The Hulton Bridge is also significant for its use of pinned connections. Although a later example of pinned connections, all surviving examples of pin-connected truss bridges should be considered significant because the technology has not been used in bridge construction since roughly 1920 and is a rapidly disappearing technology. Also, the use of rivets and built-up beams (as well as the attractive v-lacing and lattice that form the built-up beams) while not yet rare on today's roadways, are also antiquated construction methods not used in modern construction for decades, and thus this technology is disappearing from today's roads at a steady rate.

For a bridge of its age and size, the Hulton Bridge also retains good historic integrity. Certainly, there have been rehabilitations and repairs over the years that did replace some rivets with bolts and other such alterations, but the reality is that the bridge is on the whole unaltered, retains its original design and retains the vast majority of all its original material.

Other technical facts about bridge: Navigation Vertical Clearance: 50 Feet (15.2 Meters), Vertical Clearance for traffic: 14 Feet (4.3 Meters). Previous rehabilitation dates: 1991, 2000.

The awarded contract for building the truss bridge was $269,371.86. At least one person was killed during the building of the bridge. A June 16, 1909 notice in Engineering and Contracting stated the following:

Victor O. Friday, a. member of the Friday Contracting Co., Fitzsimmons Bldg, Pittsburg. was almost instantly killed on June 9. at Hulton, PA... where his firm is building the piers and shore abutments for the new Oakmont bridge across the Allegheny River. Mr. Friday was standing under a derrick which was raising heavy stones from a barge when the boom of the derrick broke and, falling, struck him before he had time to move from the spot on which he was standing. He was 32 years old and was a son of the founder of the above firm.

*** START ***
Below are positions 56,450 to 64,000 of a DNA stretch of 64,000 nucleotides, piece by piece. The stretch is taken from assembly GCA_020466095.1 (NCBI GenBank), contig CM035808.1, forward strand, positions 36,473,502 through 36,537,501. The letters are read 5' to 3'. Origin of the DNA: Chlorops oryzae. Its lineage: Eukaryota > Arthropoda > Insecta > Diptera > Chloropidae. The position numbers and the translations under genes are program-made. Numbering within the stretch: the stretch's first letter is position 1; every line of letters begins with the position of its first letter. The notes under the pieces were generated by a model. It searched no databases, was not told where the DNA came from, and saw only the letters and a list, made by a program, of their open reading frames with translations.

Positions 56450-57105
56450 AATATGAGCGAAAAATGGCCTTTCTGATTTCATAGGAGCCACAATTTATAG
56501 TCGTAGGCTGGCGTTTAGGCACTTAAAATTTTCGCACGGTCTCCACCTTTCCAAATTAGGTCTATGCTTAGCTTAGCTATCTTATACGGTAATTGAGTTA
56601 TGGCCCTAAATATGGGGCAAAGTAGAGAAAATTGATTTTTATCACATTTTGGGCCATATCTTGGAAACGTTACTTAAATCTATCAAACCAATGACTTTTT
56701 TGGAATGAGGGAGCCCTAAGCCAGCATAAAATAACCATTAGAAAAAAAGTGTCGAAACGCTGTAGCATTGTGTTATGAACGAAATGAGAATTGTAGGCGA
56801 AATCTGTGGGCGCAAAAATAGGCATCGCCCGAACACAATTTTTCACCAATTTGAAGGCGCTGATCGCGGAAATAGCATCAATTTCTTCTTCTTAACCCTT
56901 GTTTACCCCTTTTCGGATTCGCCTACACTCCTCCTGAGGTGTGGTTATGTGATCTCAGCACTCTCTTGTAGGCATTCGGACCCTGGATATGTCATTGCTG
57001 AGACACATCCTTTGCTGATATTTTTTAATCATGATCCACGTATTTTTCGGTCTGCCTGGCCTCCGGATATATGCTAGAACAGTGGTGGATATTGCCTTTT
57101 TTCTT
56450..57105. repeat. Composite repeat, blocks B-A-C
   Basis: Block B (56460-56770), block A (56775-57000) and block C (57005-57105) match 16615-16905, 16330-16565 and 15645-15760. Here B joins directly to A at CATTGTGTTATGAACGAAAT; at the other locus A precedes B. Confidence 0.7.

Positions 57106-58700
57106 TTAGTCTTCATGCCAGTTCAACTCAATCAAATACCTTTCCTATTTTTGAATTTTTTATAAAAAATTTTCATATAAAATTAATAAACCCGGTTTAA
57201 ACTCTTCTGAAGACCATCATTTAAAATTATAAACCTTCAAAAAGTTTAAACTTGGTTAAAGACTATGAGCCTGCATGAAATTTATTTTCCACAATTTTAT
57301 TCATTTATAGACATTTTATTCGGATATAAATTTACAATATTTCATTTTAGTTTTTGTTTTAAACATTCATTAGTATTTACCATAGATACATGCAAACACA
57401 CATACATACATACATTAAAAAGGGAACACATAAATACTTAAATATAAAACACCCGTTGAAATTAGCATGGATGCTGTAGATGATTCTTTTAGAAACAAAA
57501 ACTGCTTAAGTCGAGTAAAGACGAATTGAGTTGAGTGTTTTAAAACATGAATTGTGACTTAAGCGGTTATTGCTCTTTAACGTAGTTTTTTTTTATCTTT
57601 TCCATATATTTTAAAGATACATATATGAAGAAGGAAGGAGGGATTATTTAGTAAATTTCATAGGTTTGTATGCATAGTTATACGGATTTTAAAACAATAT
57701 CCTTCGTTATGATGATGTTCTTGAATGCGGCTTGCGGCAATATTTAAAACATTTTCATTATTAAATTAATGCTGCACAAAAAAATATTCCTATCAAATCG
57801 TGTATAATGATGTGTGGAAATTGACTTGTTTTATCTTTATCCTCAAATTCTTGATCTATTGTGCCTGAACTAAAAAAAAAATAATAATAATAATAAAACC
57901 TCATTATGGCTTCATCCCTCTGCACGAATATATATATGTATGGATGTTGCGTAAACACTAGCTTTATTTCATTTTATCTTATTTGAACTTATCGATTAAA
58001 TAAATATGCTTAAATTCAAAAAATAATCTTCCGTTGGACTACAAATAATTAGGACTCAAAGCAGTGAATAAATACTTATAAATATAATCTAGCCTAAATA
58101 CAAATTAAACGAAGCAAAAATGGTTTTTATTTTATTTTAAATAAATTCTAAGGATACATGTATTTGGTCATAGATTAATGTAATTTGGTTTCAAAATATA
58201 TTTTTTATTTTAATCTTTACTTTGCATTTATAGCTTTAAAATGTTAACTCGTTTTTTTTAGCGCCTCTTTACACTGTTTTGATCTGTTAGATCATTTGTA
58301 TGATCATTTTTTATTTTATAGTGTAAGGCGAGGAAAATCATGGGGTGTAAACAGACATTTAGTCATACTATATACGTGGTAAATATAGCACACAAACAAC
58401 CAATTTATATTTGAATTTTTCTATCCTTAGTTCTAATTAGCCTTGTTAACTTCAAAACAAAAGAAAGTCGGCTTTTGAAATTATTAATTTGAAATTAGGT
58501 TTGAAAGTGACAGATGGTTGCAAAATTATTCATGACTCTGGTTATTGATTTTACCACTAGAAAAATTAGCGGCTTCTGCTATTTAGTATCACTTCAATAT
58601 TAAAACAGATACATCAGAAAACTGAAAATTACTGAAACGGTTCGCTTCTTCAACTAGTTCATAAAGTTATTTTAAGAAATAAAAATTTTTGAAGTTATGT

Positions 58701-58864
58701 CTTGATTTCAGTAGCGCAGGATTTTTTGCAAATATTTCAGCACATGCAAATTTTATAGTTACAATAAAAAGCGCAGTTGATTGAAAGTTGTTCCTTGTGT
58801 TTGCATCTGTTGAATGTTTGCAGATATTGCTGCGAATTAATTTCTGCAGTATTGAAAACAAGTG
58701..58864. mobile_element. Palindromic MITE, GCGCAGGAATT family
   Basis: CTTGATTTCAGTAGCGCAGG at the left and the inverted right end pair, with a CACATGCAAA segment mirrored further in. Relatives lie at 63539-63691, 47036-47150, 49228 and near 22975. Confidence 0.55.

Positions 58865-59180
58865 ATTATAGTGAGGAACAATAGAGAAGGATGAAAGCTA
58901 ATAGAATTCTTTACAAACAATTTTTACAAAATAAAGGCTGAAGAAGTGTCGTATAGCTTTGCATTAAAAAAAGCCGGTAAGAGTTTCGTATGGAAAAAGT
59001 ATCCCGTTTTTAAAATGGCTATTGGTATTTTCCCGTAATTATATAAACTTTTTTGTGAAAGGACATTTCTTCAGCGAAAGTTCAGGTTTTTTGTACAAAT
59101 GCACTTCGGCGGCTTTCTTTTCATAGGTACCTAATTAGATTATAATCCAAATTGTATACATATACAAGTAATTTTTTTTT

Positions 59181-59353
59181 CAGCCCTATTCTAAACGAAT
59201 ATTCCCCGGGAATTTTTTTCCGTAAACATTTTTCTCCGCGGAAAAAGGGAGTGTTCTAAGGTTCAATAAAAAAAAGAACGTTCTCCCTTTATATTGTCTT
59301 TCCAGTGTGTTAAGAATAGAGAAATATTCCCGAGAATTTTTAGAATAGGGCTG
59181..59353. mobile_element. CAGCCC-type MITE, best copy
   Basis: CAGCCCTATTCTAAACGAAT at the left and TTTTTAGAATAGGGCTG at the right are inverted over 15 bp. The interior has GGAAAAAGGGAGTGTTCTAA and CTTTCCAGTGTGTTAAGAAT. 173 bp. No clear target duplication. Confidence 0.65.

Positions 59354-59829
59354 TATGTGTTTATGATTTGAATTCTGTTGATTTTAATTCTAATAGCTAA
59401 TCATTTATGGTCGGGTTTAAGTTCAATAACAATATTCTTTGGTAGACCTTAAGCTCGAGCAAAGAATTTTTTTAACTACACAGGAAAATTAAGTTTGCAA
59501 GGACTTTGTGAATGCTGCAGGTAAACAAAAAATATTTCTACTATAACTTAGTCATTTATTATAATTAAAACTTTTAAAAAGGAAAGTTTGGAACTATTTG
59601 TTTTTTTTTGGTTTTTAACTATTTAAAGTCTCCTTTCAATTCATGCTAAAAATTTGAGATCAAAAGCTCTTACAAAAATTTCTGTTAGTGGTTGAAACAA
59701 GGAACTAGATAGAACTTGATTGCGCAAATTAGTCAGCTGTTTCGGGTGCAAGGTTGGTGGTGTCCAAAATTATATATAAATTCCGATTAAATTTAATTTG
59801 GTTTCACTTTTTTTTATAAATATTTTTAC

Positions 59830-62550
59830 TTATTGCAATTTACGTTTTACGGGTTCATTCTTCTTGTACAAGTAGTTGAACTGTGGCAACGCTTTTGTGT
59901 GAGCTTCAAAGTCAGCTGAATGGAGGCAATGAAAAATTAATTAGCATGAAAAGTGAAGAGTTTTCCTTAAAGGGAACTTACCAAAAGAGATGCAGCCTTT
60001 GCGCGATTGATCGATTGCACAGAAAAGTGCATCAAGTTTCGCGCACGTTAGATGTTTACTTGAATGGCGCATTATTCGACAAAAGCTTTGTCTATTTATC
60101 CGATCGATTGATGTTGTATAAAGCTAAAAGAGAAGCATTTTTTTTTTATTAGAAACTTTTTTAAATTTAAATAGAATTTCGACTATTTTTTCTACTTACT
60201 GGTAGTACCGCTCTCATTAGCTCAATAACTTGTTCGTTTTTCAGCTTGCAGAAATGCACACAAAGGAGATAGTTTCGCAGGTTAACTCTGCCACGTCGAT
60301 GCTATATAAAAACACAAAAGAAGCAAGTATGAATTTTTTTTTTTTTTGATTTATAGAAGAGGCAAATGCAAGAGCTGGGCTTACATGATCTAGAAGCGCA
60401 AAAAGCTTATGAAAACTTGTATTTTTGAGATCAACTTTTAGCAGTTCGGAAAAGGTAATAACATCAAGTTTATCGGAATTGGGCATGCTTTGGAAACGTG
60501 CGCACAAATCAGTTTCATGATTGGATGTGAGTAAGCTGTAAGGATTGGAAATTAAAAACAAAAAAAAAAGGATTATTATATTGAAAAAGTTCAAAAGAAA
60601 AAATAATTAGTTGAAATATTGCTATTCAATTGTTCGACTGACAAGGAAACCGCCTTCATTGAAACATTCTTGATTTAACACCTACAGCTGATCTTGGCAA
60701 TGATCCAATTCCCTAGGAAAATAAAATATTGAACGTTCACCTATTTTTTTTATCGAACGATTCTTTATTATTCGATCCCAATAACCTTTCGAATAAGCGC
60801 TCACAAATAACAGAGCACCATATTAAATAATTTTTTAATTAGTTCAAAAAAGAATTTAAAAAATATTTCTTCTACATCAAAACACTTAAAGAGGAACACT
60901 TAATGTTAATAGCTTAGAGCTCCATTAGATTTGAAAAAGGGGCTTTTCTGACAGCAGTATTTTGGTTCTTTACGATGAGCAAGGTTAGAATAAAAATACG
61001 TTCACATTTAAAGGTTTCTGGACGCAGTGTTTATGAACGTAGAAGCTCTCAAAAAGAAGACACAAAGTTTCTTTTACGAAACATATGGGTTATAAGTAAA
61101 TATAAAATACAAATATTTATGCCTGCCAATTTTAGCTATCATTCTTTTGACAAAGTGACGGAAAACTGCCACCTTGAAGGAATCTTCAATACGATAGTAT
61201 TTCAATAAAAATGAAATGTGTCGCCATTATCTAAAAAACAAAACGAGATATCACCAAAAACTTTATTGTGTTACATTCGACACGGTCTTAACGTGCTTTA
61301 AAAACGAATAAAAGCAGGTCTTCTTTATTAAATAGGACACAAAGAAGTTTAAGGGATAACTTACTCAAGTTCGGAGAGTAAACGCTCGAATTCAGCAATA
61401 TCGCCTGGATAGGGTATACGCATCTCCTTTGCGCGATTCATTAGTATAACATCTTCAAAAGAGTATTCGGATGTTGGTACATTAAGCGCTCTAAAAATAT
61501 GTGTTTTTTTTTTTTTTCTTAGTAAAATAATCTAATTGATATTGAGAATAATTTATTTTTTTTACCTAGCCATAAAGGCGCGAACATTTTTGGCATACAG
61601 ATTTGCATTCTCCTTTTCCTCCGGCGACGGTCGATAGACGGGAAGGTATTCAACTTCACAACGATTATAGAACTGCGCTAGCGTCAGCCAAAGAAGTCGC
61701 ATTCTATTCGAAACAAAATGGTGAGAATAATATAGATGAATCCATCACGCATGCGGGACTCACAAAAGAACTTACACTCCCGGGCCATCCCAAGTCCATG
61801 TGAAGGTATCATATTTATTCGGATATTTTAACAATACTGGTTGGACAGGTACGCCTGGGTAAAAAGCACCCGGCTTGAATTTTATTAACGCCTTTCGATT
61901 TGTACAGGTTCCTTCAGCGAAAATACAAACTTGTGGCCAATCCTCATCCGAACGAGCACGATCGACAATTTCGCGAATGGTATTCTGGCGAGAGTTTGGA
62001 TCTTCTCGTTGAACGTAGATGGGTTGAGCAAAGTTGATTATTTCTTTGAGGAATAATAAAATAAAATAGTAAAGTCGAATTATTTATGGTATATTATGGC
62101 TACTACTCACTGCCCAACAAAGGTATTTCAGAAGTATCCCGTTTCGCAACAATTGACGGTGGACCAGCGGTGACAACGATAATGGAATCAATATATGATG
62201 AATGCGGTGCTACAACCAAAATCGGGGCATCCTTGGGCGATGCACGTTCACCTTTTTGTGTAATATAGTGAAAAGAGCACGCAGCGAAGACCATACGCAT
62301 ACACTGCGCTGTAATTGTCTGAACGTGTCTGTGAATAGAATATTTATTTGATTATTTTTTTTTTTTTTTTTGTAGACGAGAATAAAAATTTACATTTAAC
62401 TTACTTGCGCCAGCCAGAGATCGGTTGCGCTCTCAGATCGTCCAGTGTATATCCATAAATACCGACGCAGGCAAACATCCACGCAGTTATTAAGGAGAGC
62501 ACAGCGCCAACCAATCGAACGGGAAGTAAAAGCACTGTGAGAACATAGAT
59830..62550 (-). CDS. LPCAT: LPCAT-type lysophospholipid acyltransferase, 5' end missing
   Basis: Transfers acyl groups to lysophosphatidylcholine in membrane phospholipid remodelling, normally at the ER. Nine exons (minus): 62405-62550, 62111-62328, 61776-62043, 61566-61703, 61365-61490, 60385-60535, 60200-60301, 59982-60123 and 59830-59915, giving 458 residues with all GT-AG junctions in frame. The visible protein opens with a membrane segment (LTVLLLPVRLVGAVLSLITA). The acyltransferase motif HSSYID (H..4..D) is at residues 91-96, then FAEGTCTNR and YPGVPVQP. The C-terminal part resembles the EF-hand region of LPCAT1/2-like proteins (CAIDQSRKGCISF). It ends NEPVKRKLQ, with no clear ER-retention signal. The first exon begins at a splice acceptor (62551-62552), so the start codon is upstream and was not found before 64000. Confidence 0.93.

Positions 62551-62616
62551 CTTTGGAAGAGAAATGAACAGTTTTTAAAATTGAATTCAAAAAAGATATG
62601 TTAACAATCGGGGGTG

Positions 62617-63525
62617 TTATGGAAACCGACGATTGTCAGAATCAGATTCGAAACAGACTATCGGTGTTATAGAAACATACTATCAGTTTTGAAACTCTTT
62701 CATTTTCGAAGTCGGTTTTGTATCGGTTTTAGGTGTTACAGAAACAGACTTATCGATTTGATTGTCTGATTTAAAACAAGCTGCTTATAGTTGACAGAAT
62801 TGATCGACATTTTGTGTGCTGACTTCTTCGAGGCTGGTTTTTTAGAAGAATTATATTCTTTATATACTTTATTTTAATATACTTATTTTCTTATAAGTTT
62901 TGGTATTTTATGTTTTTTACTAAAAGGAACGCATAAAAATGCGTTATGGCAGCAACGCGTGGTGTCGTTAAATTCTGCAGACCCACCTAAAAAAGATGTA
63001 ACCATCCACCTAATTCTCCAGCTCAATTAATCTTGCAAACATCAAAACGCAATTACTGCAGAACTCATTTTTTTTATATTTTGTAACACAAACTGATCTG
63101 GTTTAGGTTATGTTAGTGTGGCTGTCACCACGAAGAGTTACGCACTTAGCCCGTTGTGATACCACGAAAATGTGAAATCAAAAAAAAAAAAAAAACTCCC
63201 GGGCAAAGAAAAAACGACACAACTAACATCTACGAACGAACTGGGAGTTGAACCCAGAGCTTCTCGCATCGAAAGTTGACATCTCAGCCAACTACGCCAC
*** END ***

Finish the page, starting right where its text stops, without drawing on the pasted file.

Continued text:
Targeted For Demolition By PennDOT

HistoricBridges.org has repeatedly attempted to communicate and work with PennDOT to try to develop win-win scenarios where a historic bridge can be preserved, while also ensuring that the needs of a functional infrastructure are met in a cost-effective and safe manner. Unfortunately, these efforts have not reaped any positive results. HistoricBridges.org continues to welcome any opportunity to work with PennDOT to develop preservation solutions for the historic bridges of Pennsylvania, and hopefully PennDOT will have a change of heart and join many other states in the Union that have a strong commitment to historic bridges. In the meantime, the rate of historic bridge demolition in Pennsylvania, coupled with the significance of those bridges being demolished is absolutely agonizing to witness.

Unfortunately, with this bridge, PennDOT has not shown any willingness to consider preserving this historic bridge, with the possible exception being if a third party was willing to take ownership of the bridge. The problems with the bridge, as PennDOT perceives them, are concerns that the bridge will develop structural deficiency in the future and also being functionally obsolete (not wide enough for traffic volumes). Certainly, the bridge is indeed functionally obsolete, since the bridge backs up with traffic frequently and has a relatively narrow roadway width. However the bridge is not in very bad shape structurally. Its condition suggests that rehabilitation is far more appropriate than demolition and replacement. A well-designed, comprehensive rehabilitation could likely yield decades of continued vehicular use, and perhaps a century of use for non-motorized traffic only with only average maintenance costs. As such, HistoricBridges.org believes that two scenarios are appropriate for the bridge. One would be to build a one-way bridge next to the historic Hulton Bridge and convert the historic Hulton Bridge into a one-way bridge as well, to form a one-way couplet of vehicular bridges. The other alternative would be to construct a new two-way bridge next to the historic Hulton Bridge, and preserve the historic Hulton Bridge in place for non-motorized use only.